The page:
Home » $5 for a Card? I Love My Mom, but……..

$5 for a Card? I Love My Mom, but……..

Happy Mother’s Day!  Like most people, we so enjoy showering love on our moms on Mother’s Day.  But holidays and birthdays bring up a bit of hesitancy these days since we adopted our frugal living lifestyle on January 1st of this year.  Society says we’re obligated to give gifts, and we love to shower our loved ones with gifts.  But we’re also on a super-strict budget, and have to find ways to be creative about gift-giving if we’re ever going to get out of our massive hole of debt.

So this year for Mother’s Day, we decided to fix our moms a nice meal, and forego the gifts.  Our original plan was to pick them each up a nice card as I shopped at the local Walmart, where prices are generally cheaper.

I browsed through the greeting card section.  I found a couple of really nice cards that expressed the sentiment of love we feel for our moms: $4.97 and $4.99, respectively.

Ok……  on to plan “B”.  I found some so-so cards that really could’ve used a bit more creativity but would do.  Cost?  $4.97.

I couldn’t even find a crummy card for less than $5, much less a nice one!!!

Then, decision time and the conversation that I always have with myself followed:

Is it worth it?  Yes, it’s worth it.  We love our moms and want them to know it.

Is it a smart spend?  Absolutely not!  $15 for cards (2 moms and a stepmom who is also the best, like our “real” moms)  We are seriously in debt here!! 

Is there another way we can show our moms we love them?  Yes, a million other ways that don’t include $5 for a card that will be read and then sit in a drawer or thrown away, only to likely be never looked at again.

Don’t get me wrong: I’m not against greeting cards in general.  If we didn’t have a massive debt-to-income ratio right now and an ungodly amount of debt, we would’ve spent that money in a New York minute.  But we do have debt – lots of it.

And buying those cards would’ve been living above our means in a way.  If you’re in a situation like ours, where you’ve got lots of consumer and other debt, you’re living dangerously.  A layoff, illness or other situation could bring your house of financial cards tumbling down real quick, leading to all other sorts of trouble.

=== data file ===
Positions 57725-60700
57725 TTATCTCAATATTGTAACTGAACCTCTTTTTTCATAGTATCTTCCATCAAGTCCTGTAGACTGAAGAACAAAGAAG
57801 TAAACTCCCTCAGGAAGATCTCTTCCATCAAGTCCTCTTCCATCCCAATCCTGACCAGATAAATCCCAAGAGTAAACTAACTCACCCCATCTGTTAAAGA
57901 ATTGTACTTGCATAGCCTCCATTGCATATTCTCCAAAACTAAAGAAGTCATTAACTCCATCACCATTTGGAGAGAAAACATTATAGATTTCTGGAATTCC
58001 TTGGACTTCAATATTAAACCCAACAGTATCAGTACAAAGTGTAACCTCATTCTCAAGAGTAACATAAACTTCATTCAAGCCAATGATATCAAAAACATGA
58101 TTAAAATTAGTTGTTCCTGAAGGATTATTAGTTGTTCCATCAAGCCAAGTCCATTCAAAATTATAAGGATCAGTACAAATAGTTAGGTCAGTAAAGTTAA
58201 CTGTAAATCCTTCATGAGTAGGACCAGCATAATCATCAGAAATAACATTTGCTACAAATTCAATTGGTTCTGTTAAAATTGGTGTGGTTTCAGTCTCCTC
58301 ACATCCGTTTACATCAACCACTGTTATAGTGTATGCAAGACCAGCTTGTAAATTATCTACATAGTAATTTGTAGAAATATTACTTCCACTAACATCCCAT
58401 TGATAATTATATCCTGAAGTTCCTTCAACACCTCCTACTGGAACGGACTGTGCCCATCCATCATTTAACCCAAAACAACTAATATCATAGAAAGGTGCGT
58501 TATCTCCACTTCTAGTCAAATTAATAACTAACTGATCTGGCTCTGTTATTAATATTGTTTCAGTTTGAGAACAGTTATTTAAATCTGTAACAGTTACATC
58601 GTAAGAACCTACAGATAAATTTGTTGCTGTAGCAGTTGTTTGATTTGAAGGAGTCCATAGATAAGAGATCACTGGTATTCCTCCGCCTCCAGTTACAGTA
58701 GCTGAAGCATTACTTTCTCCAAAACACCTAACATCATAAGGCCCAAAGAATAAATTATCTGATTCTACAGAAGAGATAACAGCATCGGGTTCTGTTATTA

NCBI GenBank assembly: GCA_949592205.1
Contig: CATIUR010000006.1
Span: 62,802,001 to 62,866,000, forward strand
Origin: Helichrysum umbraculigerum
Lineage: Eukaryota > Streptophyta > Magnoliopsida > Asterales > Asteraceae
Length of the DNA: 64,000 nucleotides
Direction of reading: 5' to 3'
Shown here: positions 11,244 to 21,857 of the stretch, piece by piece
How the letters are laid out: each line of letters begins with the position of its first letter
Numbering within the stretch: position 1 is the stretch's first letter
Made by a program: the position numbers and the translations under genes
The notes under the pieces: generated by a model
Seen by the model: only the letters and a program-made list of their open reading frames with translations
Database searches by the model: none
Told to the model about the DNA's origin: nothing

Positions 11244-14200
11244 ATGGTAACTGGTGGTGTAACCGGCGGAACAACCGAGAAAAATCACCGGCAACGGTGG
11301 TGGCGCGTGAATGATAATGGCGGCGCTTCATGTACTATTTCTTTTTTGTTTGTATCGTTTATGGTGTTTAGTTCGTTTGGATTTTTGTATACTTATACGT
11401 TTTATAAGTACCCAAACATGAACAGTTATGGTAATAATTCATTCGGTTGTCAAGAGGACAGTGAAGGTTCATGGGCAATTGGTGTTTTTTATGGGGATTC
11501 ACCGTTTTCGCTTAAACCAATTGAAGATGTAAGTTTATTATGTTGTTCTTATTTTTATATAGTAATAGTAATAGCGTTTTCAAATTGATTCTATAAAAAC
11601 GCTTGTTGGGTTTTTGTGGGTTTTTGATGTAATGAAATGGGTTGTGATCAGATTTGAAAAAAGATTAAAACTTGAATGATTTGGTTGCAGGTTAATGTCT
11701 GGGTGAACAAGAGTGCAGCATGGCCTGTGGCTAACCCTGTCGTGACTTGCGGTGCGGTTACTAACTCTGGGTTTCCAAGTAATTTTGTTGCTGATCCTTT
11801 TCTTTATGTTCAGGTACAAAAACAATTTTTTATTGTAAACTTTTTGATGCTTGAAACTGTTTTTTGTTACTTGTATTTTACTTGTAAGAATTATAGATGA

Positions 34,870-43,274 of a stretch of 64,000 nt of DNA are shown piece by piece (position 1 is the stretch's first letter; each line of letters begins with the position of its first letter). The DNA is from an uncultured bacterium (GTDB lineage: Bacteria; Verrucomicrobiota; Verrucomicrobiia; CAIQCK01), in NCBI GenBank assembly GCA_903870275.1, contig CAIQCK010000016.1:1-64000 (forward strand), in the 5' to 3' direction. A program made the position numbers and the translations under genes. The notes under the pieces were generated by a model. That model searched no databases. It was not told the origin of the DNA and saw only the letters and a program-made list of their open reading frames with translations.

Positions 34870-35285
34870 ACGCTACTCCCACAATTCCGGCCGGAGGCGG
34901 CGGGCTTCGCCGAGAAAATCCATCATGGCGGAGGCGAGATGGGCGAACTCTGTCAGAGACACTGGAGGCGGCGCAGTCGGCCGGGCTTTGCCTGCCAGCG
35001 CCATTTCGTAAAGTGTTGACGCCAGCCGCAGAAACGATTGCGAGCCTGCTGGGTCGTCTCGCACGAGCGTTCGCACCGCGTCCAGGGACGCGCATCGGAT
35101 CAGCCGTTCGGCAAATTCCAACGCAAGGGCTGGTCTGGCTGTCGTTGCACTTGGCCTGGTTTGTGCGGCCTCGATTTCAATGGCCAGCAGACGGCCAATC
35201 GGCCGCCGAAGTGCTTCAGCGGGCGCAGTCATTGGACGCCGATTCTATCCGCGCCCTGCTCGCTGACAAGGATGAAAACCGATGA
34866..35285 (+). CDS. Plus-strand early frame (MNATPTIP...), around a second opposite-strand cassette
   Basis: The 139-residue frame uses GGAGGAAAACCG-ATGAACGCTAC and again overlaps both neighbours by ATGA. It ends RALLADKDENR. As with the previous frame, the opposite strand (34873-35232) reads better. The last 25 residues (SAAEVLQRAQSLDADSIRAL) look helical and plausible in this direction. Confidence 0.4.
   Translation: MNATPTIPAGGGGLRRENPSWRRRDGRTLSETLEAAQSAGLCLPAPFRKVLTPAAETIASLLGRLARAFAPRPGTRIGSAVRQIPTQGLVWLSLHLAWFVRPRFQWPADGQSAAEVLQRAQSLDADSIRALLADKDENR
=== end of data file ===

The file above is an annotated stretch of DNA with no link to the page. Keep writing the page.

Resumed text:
Don’t deceive yourself and say “It’s only $10”, or $15,  or $50.  Because it’s more than that.  It’s one more hour, day, week that you’ve got to spend under the burden of other people choosing where you work and what you do and don’t do.  And you deserve better.

In the end, we opted for homemade cards and the meal.  We got to share a nice meal with them, some talking and laughing time, some cherished time with our moms that was absolutely wonderful.

And we “earned” $15 toward getting out of debt and building our wealth.   And that choice will allow us to sooner be in a place where we can choose to spend more time with our loved ones.


  1. Totally agree with you Laurie, $5 a card is such a waste. I bought two of them for mothers day and if I wouldn’t have had the cash in my pocket I definitely would have not bought them. I think the reason I bought them was because it was last minute like most other people and with no more options but to buy a $5 card we do it. Next year I plan to be much more prepared.

    • Laurie says:

      Glad to hear I’m not the only one that feels that way. Sometimes I feel a bit overly frugal, but it just seems like such a waste of money to me too. Have a great day, Chris!

  2. Matt Becker says:

    Such a great point about not giving in to the “it’s only…” mentality. Those kinds of little decisions, made over and over again, are how many people get themselves into trouble in the first place. I struggle with gifts just like you do, but I think your solution was a good one. I think people enjoy experiential gifts anyways, and like you said a card will just get thrown out or thrown in a box and never seen again. But $5? That’s crazy! I think the Target here has them for like $2.50. $5 for a sappy message and uninspired artwork is ridiculous.

    • Laurie says:

      I totally agree, Matt. When I was at WM, I found all sorts of birthday and other cards for cheap, but it was just the Mother’s Day cards that were so ungodly expensive, and I think that’s part of what ticked me off, you know?

  3. Ellie says:

    I love to give cards and buy all of them at the Dollar Tree – 50 cents each, and there is usually a really good selection. Try it – you might like it!

  4. I hate paying for cards. Now that I have kiddos, I just have them color on a piece of paper and fold it in half. I have also bought cards at the Dollar Tree as a previous commenter mentioned. I can handle 50 cents!